This is very different from the pre-2014 individual health insurance market, where people could apply for coverage at any time. But of course, approval used to be contingent on health status, which is no longer the case.

Other plans – and their limits

Unless you have a qualifying event or become eligible for Medicaid or employer-sponsored coverage, the only plans you can purchase outside of open enrollment are those that are not deemed minimum essential coverage.

This includes discount plans, critical illness coverage, dental and vision plans, accident supplements, and short-term policies. Of the plans that are available outside of open enrollment, short-term policies are probably the best coverage option, but they should not be considered a good substitute for an ACA-qualified plan.

Although ACA-qualified policies are all guaranteed issue during open enrollment and special enrollment periods, short-term policies are not regulated by the ACA and continue to be medically underwritten and provide no coverage for pre-existing conditions. As of 2017, short-term plans are limited to less than three months in duration (with enforcement beginning April 1, 2017), but that is a rule that was put in place by HHS under the Obama Administration; it could potentially be changed under the Trump Administration.

Discount plans and supplemental policies tend to be guaranteed issue, but their coverage is gossamer thin and provides no cap on out-of-pocket exposure.

It’s also important to note that short-term / temporary health insurance policies have set expiration dates. And while loss of other health insurance that is considered minimum essential coverage is a qualifying event that triggers a special open enrollment period, short-term policies are not minimum essential coverage. So you will not be able to purchase an ACA-compliant plan outside of open enrollment when your short-term policy expires.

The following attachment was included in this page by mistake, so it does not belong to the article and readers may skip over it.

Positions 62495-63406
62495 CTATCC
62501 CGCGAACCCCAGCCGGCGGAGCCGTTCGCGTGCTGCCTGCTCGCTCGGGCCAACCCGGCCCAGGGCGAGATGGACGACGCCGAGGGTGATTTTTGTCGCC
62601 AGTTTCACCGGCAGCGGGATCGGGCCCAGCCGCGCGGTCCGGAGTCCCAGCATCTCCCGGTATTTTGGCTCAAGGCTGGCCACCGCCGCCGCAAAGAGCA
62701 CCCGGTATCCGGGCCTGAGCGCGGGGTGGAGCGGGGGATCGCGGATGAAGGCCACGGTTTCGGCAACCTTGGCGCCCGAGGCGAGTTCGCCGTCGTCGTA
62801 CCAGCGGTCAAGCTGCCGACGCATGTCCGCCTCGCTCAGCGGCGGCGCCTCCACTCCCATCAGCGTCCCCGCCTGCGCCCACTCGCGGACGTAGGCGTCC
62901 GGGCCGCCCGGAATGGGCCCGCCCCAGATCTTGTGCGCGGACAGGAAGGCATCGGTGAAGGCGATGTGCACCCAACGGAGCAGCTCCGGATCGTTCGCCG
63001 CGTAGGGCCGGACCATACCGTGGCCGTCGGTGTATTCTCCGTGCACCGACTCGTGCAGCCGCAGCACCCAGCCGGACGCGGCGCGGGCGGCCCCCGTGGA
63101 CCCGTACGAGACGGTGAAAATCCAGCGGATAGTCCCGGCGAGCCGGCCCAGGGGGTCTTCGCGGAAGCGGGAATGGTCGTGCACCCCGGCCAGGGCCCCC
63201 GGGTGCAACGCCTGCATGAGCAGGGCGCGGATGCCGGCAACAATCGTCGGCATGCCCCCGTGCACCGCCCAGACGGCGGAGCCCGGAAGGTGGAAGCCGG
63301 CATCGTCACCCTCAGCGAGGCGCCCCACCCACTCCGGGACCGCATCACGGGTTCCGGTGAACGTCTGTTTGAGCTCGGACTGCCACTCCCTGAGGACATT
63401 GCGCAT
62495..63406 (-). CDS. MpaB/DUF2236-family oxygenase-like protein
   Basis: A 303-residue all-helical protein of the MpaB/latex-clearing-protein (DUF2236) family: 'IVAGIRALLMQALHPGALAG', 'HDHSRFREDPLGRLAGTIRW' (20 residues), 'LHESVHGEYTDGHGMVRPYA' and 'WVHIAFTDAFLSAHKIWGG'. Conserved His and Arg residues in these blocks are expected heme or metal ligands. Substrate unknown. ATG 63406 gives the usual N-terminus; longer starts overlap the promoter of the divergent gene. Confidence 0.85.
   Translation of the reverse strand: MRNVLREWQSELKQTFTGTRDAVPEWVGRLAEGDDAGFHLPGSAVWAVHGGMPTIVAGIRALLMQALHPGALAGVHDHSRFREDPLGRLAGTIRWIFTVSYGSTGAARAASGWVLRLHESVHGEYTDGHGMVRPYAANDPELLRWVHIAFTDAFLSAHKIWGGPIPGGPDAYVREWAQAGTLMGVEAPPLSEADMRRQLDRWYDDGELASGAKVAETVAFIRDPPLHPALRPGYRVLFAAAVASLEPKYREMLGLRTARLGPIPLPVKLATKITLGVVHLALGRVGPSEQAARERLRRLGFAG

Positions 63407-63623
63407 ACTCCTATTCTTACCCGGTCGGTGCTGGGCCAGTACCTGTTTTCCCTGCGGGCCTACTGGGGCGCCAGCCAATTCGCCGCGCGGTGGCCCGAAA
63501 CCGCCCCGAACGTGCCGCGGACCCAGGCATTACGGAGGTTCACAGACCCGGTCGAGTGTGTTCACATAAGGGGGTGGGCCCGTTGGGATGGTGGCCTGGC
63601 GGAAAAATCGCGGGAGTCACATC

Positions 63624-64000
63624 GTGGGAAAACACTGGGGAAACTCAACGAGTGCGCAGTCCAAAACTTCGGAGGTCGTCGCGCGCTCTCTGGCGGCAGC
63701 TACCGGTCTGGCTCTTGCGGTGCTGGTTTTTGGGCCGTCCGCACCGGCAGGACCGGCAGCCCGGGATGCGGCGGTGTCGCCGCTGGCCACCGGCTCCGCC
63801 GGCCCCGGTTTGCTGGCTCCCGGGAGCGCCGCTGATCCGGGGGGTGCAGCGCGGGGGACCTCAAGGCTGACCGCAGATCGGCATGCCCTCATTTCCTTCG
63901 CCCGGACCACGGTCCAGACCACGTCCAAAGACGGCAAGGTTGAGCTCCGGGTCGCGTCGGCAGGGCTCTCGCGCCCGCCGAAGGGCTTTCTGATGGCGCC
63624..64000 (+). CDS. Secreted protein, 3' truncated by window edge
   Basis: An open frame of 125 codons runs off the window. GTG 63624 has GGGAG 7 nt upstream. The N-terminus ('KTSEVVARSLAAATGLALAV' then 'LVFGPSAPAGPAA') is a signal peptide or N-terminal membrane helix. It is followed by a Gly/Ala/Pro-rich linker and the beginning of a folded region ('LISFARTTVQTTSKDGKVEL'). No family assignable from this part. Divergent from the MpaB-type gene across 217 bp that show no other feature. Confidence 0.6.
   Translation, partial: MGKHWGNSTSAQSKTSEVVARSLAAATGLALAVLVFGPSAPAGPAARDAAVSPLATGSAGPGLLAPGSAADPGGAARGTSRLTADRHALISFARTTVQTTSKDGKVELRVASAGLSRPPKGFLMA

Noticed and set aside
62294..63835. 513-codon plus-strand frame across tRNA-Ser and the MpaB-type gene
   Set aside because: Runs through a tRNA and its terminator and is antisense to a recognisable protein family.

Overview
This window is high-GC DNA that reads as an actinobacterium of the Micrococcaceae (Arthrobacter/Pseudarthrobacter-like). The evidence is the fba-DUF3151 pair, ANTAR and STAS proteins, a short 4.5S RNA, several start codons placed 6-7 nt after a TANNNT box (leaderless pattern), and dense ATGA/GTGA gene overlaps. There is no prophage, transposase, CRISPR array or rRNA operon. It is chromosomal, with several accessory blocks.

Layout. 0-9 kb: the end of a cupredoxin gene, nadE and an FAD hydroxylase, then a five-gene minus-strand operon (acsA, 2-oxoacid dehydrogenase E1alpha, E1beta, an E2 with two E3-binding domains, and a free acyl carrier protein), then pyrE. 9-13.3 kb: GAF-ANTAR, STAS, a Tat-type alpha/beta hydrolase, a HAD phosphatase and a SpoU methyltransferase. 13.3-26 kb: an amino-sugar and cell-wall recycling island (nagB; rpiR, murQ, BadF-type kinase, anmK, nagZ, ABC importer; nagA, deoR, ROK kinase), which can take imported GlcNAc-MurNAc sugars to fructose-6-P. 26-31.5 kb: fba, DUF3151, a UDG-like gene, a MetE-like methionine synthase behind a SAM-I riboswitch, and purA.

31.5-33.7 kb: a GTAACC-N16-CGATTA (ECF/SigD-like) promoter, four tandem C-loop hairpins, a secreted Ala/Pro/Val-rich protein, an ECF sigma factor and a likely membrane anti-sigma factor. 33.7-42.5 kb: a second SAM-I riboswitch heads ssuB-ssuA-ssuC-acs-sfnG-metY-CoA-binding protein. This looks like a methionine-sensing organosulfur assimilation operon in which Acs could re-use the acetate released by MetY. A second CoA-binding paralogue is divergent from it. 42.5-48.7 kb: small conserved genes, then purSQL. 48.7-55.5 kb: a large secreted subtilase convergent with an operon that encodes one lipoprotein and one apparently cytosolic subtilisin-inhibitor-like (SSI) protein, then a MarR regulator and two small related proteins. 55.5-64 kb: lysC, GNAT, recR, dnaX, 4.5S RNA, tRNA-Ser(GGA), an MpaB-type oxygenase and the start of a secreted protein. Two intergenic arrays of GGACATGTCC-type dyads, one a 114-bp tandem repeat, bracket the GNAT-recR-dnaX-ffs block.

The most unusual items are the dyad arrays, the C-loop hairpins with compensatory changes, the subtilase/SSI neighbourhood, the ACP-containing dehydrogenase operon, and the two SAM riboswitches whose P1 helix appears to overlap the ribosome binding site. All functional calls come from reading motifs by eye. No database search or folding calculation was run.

Keep in mind that short-term policies are not renewable. Depending on your state’s regulations, you may be able to purchase a new short-term policy when your existing one expires, but that purchase will require new underwriting, and the new policy will not cover pre-existing conditions, including any that began while you were covered under the first short-term policy.

Meager coverage

The plans available outside of open enrollment will provide meager coverage compared with the ACA-qualified plans that are sold on and off-exchange. And purchasing them will not satisfy the individual mandate. If you opt to have coverage through a supplemental or discount plan or a short-term policy, you’ll still be subject to the shared responsibility penalty unless you qualify for an exemption.

In 2016, the penalty for not having health insurance was $695 per adult (half that amount per child) or 2.5 percent of household income, whichever is greater. It has remained at that level for 2017. Eliminating the penalty is a key part of the Republican plan to repeal and replace the ACA, but as of late March 2017, repeal efforts had stalled and the ACA remained intact.